WIYN is carrying out research programs in many fields of observational astronomy, ranging from studies within the Solar System to extremely distant galaxies.
Examples of ongoing programs include:
WIYN has provided a platform for experimentation with new observing styles. NOAO has run an observing "queue" for its users. In this system astronomers request certain observations which are then carried out in an optimized way by NOAO staff. The Universities are using remote observing as a means to make time-dependent observations, share nights, and enable graduate students to experiment with small independent research projects. Our experience also indicates the importance of exploring modes that allow the effective coordination between WIYN and other instruments on or beyond Kitt Peak.
Many WIYN research programs add significant value to observations made with other facilities. WIYN supports all of the current NASA astronomy missions, and its list of support for telescopes outside of ground-based optical instruments includes:
4.2 Current Trends
Astronomy is in a period of rapid growth at the same time that society is changing its expectations for returns from science. Thus we find that WIYN is a mid-sized telescope in an era of 8-10-meter diameter giants. Education and outreach are of increasing importance. Remote transfer and control of information is becoming routine, including remote observing with astronomical telescopes. And funding is growing tighter. These and other themes made the lists of the 3 groups that looked at trends in astronomy:
The Longer Term Vision for WIYN
An initial visit was made to the ten year vision for the WIYN Telescope.
In a decade we would wish for WIYN to be recognized as a world-class scientific facility having made outstanding contributions to specific areas of astronomy, and which is efficiently operated with advanced technology instruments.
Other concepts for the future of WIYN include:
Strategies to Meet the Future
A series of exercises allowed us to define several key strategic priorities for WIYN:
Strengthen the administrative effectiveness of WIYN:
Establish a well-defined process for WIYN instrument development:
Seek to exploit targeted capabilities of the WIYN Observatory:
Expand the horizons for WIYN to include new opportunities beyond the current telescope:
Achieving these strategic priorities will introduce forces within the WIYN organization. These were analyzed via the attached interrelations diagram. The results demonstrate several important points for WIYN's organization:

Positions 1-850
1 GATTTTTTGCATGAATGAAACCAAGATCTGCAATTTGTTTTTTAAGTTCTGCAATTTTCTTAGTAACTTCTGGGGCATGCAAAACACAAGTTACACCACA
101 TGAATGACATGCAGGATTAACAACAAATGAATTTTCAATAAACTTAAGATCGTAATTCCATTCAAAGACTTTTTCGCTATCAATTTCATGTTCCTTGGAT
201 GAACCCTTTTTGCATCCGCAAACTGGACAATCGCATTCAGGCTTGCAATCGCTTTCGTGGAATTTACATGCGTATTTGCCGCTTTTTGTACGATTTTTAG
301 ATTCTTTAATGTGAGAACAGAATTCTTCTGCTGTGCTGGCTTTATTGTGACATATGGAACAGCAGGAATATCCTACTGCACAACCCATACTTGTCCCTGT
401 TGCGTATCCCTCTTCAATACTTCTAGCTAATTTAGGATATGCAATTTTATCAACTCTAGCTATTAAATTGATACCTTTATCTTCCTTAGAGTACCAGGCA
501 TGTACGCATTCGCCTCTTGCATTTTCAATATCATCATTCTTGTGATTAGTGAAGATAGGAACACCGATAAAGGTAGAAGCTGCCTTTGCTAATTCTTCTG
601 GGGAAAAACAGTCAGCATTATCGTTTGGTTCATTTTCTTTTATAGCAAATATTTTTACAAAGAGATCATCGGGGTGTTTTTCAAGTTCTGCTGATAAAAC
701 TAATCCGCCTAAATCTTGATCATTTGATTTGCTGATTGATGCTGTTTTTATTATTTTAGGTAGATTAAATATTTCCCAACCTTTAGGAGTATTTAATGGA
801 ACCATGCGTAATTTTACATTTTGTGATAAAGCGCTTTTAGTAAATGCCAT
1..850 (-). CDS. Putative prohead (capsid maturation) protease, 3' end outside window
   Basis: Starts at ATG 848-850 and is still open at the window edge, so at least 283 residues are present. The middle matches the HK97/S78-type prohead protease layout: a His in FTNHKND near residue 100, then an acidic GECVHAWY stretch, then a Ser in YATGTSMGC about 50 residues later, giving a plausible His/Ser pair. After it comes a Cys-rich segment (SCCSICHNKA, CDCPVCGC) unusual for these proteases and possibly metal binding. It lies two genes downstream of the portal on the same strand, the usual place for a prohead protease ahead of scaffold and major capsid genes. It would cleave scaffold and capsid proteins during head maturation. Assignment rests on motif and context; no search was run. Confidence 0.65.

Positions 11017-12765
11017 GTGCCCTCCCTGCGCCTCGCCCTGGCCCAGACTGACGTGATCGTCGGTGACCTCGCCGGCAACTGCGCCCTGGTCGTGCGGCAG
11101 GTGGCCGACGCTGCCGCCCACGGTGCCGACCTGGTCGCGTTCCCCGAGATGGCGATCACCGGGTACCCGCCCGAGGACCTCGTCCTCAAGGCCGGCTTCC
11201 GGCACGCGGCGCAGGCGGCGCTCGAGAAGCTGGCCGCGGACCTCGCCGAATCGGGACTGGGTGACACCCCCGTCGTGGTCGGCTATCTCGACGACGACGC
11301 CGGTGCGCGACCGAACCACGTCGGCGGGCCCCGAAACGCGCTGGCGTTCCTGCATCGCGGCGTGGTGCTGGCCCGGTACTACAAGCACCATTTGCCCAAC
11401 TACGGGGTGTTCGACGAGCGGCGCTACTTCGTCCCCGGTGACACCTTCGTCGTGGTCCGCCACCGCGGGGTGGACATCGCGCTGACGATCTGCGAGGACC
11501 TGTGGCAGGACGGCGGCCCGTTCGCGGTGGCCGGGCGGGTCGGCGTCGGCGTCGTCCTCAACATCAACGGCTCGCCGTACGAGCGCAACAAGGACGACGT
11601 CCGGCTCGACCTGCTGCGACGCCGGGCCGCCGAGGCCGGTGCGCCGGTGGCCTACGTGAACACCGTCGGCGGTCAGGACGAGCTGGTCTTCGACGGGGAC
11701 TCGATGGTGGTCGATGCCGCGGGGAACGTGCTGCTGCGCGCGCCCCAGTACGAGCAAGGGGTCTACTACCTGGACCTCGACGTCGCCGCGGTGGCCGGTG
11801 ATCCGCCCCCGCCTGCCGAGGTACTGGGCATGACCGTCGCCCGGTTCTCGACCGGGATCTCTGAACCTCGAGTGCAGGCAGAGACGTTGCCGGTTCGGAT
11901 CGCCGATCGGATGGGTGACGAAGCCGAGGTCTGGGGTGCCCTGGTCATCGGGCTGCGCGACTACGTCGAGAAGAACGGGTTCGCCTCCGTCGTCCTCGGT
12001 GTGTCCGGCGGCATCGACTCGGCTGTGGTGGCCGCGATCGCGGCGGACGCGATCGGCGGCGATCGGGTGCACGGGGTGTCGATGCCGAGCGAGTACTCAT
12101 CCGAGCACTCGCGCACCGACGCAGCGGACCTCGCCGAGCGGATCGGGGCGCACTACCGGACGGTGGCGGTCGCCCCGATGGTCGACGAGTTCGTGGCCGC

A process for defining and assessing new instruments for WIYN exists, and is centered on the SAC. Unfortunately this process has not worked very well. The possible causes for this difficulty were discussed. Major issues include communications, matching of resources to projects, the critical need to involve instrumentally talented scientists, and the lack of a proven procedure for approving instruments. This is a frustrating problem. Members of the SAC who have devoted a great deal of time and attention to this matter were disturbed that many others in WIYN felt that no procedure was in place. This is another area where an executive in WIYN would be helpful, and where the WIYN Scientist is already acting to improve the situation.
A brief discussion of specific instrumental possibilities took place. Action items were the exploration of an adaptive optics project for WIYN and the possible development of a Cassegrain Port guider/instrument rotator that could be used for DensePak. Both of these projects are now being proposed. Further work on these projects have revealed another issue for WIYN to address: our categories for instruments do not appear to be sufficient to accommodate the actual breadth of instrument development paths.
Sue Rohan, NIST
Art Code, WIYN Observatory Scientist
Dave Sawyer, WIYN Site Manager
National Optical Astronomy Observatories
University of Wisconsin-Madison
John Hoessel (Day 1)
Bill Van Altena